A Guide to Using Plain English - Owlcation - Education
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A Guide to Using Plain English

Sally is a business communications coach who gives workshops on how to keep your professional reputation squeaky-clean and drama-free.

Learn how to simplify your print and online content using plain English so that your communications are clear and easy to understand for a wide audience.

Plain English reduces confusion and makes your text more enjoyable to read.

Is your writing difficult to understand? Are your readers frustrated because they can't find the answers they are looking for? Writing in plain language may be the solution to your communication challenges.

Is your writing difficult to understand? Are your readers frustrated because they can't find the answers they are looking for? Writing in plain language may be the solution to your communication challenges.

Use plain language to make your articles clearer, sharper, and shorter. Plain language writing is a style of writing that makes your intentions clear, easy to understand, and accessible to diverse readers. It is an approach to writing that focuses on the needs of your readeers.

When it comes to your posts, online articles, and websites, keeping your readers' needs in mind starts by understanding what questions they would use to find what they're looking for. Many search queries start with:

  • Why is...
  • Where is...
  • What is...
  • When is...
  • Who is...
  • How is...***

If you can imagine what kind of questions your readers might be asking themselves to find your information, you'll increase the chances of your website being found.

***Hint: Creating a Frequently Asked Questions section on your site using the above phrases can increase your long-tail keywords search ranking.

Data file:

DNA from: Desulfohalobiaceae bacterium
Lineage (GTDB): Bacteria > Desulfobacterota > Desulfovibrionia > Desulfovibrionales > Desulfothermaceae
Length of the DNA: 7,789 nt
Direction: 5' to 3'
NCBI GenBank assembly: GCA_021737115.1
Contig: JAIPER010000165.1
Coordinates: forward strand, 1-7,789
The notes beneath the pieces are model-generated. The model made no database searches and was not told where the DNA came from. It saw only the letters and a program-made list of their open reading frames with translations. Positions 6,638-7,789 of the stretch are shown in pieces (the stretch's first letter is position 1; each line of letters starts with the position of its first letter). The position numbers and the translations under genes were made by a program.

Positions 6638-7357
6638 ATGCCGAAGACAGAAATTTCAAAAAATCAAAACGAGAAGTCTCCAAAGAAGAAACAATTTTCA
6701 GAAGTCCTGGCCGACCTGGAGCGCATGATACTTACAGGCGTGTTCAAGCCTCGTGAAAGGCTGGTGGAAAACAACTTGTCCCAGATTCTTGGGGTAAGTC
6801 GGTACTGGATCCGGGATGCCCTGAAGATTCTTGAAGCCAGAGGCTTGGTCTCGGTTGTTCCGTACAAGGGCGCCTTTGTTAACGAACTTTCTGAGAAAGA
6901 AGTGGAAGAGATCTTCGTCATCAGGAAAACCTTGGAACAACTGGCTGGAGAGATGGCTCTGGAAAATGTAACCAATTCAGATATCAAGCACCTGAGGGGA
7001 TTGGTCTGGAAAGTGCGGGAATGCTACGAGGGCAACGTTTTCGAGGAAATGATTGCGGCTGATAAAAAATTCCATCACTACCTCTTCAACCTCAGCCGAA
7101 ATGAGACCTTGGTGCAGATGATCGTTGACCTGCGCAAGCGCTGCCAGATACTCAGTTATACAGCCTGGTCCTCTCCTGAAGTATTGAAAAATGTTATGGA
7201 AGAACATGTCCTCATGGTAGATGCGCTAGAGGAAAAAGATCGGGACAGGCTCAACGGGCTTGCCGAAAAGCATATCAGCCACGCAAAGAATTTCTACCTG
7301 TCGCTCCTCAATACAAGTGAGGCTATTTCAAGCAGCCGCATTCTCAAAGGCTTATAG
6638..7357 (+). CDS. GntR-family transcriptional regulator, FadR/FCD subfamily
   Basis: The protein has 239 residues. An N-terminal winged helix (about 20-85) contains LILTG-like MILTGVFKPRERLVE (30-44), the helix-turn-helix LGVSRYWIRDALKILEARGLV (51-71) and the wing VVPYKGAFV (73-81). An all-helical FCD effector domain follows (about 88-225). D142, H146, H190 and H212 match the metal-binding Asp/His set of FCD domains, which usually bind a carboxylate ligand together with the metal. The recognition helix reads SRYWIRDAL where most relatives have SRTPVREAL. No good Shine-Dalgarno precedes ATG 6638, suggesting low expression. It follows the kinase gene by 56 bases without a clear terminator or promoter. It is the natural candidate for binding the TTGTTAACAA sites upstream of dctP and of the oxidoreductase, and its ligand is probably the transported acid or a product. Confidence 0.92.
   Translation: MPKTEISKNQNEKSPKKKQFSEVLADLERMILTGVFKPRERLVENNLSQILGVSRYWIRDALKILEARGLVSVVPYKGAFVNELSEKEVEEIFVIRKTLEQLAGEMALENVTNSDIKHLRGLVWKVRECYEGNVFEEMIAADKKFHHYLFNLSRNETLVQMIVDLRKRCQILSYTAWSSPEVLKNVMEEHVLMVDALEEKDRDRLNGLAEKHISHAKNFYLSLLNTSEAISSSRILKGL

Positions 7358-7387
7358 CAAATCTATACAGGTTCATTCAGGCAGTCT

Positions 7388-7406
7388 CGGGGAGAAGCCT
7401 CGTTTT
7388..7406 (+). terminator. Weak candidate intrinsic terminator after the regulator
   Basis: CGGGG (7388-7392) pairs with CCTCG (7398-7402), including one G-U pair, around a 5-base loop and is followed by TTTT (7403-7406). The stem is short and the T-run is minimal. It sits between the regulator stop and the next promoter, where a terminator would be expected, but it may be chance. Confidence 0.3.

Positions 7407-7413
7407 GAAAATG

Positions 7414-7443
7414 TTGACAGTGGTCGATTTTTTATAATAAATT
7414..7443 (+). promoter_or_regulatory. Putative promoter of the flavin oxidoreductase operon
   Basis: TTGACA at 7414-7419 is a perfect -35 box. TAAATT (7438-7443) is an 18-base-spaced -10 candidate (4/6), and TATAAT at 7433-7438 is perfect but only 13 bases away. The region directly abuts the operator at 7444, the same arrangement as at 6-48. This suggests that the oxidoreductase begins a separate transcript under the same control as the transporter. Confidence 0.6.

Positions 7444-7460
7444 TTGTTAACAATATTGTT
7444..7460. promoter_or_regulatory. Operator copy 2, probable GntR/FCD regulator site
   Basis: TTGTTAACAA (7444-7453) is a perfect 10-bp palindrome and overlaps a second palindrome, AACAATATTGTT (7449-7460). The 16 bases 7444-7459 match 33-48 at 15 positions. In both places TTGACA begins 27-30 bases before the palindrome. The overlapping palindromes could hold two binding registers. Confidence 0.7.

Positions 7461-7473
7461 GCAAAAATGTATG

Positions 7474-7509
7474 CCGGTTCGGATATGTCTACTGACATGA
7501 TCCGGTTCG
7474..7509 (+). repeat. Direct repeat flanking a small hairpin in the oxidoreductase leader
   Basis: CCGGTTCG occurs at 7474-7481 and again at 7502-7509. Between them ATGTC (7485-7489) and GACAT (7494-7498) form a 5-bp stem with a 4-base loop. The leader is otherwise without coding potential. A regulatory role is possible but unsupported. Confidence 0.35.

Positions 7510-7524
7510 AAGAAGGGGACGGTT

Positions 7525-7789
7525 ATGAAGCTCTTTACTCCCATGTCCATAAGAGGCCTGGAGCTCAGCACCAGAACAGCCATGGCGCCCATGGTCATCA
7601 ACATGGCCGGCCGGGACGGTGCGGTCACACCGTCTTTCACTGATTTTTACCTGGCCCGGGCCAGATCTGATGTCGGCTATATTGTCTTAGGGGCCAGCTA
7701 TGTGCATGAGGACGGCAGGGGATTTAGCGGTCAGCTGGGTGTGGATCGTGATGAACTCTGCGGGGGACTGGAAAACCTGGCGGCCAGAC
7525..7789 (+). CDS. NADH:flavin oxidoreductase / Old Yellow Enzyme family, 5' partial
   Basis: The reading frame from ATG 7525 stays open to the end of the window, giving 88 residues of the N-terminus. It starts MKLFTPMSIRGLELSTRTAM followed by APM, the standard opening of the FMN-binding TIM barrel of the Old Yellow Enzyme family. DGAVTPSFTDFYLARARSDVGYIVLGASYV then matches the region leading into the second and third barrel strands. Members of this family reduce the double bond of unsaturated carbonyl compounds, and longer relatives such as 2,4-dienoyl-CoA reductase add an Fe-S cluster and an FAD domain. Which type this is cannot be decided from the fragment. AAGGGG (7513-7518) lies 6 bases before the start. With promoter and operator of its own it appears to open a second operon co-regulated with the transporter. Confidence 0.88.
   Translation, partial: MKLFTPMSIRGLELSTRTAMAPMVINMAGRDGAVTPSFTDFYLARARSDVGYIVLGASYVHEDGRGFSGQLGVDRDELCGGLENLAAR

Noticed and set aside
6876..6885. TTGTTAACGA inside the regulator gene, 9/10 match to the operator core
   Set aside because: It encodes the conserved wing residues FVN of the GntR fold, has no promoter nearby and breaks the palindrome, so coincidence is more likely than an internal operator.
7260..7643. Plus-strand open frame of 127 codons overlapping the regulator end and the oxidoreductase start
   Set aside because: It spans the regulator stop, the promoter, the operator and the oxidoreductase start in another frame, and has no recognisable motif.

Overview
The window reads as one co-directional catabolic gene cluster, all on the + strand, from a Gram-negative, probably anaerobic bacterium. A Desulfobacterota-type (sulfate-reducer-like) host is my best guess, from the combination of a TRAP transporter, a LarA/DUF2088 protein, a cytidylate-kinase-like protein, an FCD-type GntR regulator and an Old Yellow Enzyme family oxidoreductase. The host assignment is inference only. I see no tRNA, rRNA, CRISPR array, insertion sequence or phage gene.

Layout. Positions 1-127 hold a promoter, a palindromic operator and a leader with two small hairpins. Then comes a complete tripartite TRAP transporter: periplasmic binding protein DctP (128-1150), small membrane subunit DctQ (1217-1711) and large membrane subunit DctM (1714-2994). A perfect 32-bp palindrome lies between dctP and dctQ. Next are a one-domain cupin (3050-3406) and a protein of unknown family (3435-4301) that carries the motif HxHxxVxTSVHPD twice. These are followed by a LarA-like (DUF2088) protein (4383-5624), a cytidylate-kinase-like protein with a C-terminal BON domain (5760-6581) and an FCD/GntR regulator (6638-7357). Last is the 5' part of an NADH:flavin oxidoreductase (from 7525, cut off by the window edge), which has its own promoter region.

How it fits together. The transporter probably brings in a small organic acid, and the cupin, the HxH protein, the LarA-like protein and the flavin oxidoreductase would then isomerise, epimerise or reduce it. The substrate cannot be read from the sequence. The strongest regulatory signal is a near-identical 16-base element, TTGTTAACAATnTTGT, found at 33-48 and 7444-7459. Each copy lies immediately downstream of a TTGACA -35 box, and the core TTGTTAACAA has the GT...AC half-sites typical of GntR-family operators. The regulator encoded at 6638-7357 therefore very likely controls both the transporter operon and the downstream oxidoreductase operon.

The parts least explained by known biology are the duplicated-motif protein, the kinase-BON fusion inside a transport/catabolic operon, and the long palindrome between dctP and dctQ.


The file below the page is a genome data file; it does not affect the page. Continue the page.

A sample guide to plain words

Instead of:Use:

adjacent to

next to

ascertain

find out, learn

at the present time

now

equitable

fair

excessive number of

too many

exhibit

show

failed to

did not

for the reason that

because

hereafter

after this

in an effort to

to

inasmuch as

because

incumbent upon

must

in the event that

if

locate

find

on a regular basis

regularly

remuneration

pay, payment

the undersigned

I, me

transpire

occur

with reference to

about

witnessed

saw

Say all you have to say in the fewest possible words, or your reader will be sure to skip them; and in the plainest possible words or he will certainly misunderstand them.

— John Ruskin

Respect your readers' needs. Some people think that plain language writing will make their articles sound boring, dull, and condescending. Certainly, plain language has the potential to undo a fine piece of literary fiction. But if someone is looking for medical information on a recent diagnosis, or needs to find a new job after a layoff, they are not looking to be entertained with fluffy language. They are looking for answers.

Why does plain language matter?

Plain language writing makes your messages easier to understand.

Plain language writing makes your messages easier to understand.

Don't make up words to sound clever. If a word can't be found in a dictionary, how can other people understand its meaning?

Have you ever heard of—

  • localised capacity deficiency (traffic jam)
  • intuitively counterproductive (stupid)
  • manually operated humus extractor (a shovel)
  • fiscal underachievers (poor people)
  • negative patient care outcome (death)

Made-up words such as these are the sign of an unskilled writer trying to impress the reader. He could also be trying to avoid a difficult subject. For example, can you imagine a doctor telling you that there was a negative patient care outcome when referring to your relative who has just died? Would hearing that phrase instead of the word 'died’ make you feel any better?

Always cut out words that don't serve your message.

Always cut out words that don't serve your message.

My aim is to make things as simple as possible, but not simpler than that.

— Albert Einstein

Here's a final thought on using plain language to reach your audience. Did you know that according to a Health Canada study, about 22 percent of adult Canadians can not read a medicine label to determine the correct amount of medicine to give to a child?

Plain language isn't about dumbing down what we're writing and trying to reach a lowest common reading level. It's about being respectful of your readers' needs. It's about a commitment to being fair and empathetic to our readers.